With the line I pointed out, you are in effect, creating a new <audio> element which does not have the id that we are testing. We are testing that the audio element that is hard coded into the html is playing, and with this style of implementation, it actually isn’t playing. The dynamically created audio element is instead. So the fix would just be this:

const playKey = (key) => {
    let audioEl = document.getElementById(key);
    audioEl.volume = 0.2;
    audioEl.currentTime = 0;

Now the element that is hard coded into the HTML will be triggered, and all tests will pass.

This was extremely useful feedback, as I can imagine that this would be a common issue, since if we weren’t testing these, the way that you’ve done it would probably make more sense, but we need the audio elements to already exist in order to test them this way. So, I added this error message to that test:

The <audio> element with id="' + el.id + '" does not play when the ' + el.id + ' .drum-pad is clicked

Do you think seeing this would have helped it click possibly? This way it actually lets the user know that the element with that id is not playing. Let me know what you think and thanks for participating!

HTML/CSS is not my strongest suit, and I didn’t know one can trigger audio directly :flushed: When I was doing the Simon project a while ago, JS way of doing things was the one I used.

Now I did a quick google search for “play HTML audio” and first results are from w3schools and MDN :+1:, but then there is also a SO thread from 2012 which may lead someone astray :-1:

Regarding your new error message, now that I’ve read docs it seems obvious, but I’m not sure it would’ve helped me previously.

I’m going to leave my codepen as is, so it make sense to anyone reading this thread later.

All of the projects are technology-agnostic. You don’t need to use React for them if you don’t want to, but I recommend using it since that’s what most campers will use. If you need to learn some basic React first, you can work through our alpha React challenges: http://hysterical-amusement.surge.sh/

@jenovs - cool - well going out and reading docs is a major part of learning all of this, so hopefully anyone experiencing a similar problem will go out and do the same. At least we now know it wasn’t a problem with the test, just with the way it was being perceived. If it ends up being a common problem, hopefully people will get a quick answer when they ask about it here or in the chat rooms.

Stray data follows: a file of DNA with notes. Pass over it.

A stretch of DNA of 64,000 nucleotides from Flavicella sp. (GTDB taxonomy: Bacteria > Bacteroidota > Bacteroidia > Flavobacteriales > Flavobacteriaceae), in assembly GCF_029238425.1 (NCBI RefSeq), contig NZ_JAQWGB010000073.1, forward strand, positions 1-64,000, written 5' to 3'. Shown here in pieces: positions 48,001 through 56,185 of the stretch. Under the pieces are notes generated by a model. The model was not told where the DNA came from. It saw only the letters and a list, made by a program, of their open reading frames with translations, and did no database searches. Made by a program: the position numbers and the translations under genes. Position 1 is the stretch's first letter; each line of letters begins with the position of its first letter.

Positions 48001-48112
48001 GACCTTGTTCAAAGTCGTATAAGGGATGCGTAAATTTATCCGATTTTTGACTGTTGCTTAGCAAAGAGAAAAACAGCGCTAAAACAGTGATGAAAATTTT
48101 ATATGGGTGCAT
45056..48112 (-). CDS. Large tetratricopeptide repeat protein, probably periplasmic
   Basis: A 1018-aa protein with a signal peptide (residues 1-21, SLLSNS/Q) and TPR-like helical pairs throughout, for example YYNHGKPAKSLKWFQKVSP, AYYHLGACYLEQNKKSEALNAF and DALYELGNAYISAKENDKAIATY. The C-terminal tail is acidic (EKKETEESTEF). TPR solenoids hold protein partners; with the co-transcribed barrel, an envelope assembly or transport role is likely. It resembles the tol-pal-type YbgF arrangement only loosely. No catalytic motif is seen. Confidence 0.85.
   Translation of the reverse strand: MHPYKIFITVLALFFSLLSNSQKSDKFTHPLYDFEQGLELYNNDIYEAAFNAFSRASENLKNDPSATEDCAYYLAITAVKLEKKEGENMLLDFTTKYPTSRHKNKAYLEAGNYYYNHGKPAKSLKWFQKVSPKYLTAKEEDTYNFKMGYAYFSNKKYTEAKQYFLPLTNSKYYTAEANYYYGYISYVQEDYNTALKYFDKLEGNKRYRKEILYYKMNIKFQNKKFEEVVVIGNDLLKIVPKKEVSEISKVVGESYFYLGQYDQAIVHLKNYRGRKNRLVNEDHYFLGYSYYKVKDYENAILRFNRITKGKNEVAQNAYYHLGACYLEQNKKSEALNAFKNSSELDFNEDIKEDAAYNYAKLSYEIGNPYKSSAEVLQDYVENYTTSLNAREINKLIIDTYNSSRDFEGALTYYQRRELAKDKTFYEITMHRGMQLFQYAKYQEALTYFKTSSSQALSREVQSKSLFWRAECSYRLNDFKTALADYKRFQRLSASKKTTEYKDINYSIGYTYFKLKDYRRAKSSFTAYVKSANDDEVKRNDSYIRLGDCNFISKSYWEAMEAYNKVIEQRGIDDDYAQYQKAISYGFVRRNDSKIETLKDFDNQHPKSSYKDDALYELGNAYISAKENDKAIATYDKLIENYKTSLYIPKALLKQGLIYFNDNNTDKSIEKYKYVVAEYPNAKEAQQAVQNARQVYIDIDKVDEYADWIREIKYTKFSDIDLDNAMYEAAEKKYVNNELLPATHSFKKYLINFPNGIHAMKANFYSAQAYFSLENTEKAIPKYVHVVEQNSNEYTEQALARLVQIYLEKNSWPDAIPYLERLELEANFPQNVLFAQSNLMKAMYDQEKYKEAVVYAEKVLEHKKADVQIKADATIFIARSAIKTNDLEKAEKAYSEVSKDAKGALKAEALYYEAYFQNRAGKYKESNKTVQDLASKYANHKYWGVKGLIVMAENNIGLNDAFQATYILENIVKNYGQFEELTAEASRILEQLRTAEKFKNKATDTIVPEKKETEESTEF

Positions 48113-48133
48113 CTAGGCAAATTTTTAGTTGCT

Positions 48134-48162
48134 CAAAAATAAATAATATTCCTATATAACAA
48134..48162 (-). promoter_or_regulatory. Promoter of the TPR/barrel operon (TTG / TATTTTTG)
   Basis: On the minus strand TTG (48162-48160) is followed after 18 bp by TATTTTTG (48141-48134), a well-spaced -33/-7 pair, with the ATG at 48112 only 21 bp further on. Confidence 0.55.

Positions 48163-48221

I’m going to leave my codepen as is, so it make sense to anyone reading this thread later.

Good idea :thumbsup:

So, I got it working moving from test to test with no problems… however then I started to finalize the sounds against their keys & make it nicer… and it looks like the tests are requiring me to have a particular order to each drum pad. In other words, I must define my pads in the order q, w, e, a, s, d, z, x, c to pass the tests.

I have an array defining all the drums’ info and if I just switch the x and c commands (my current codepen does this, line 27/30), leaving all else the same, test 6 fails with Error: Uncaught AssertionError: No audio plays when the C key is pressed : expected true to be falsy, however the correct sound does play via mouse click and keyboard press, so there is a disconnect between what the test states and the behavior a user will see.

Here’s a link to my codepen. As stated in the comments on line 27/30, all tests pass if I switch the order back to the implied but not explicitly required order listed in test 3.

This is a great starter project, very fun. I can see myself going back to this one as an extra side project even though I’m nearing completion for certification.

@yuzu-r hey, sorry to be so late in replying to this. But thanks for pointing this out, this is a good catch. I think we can fix this with a simple clarification in the user story, i.e. explicitly state the required order or the pads. I will get on this. Thanks again!

Thanks for your feedback so far, everyone!

I’m thrilled to announce that our testable challenges now feature a link you can click to report a bug or submit feedback.

I’m closing this topic. We can continue discussing specific issues as they come up over on the testable-projects-fcc repo. Happy coding and QA’ing! :slight_smile: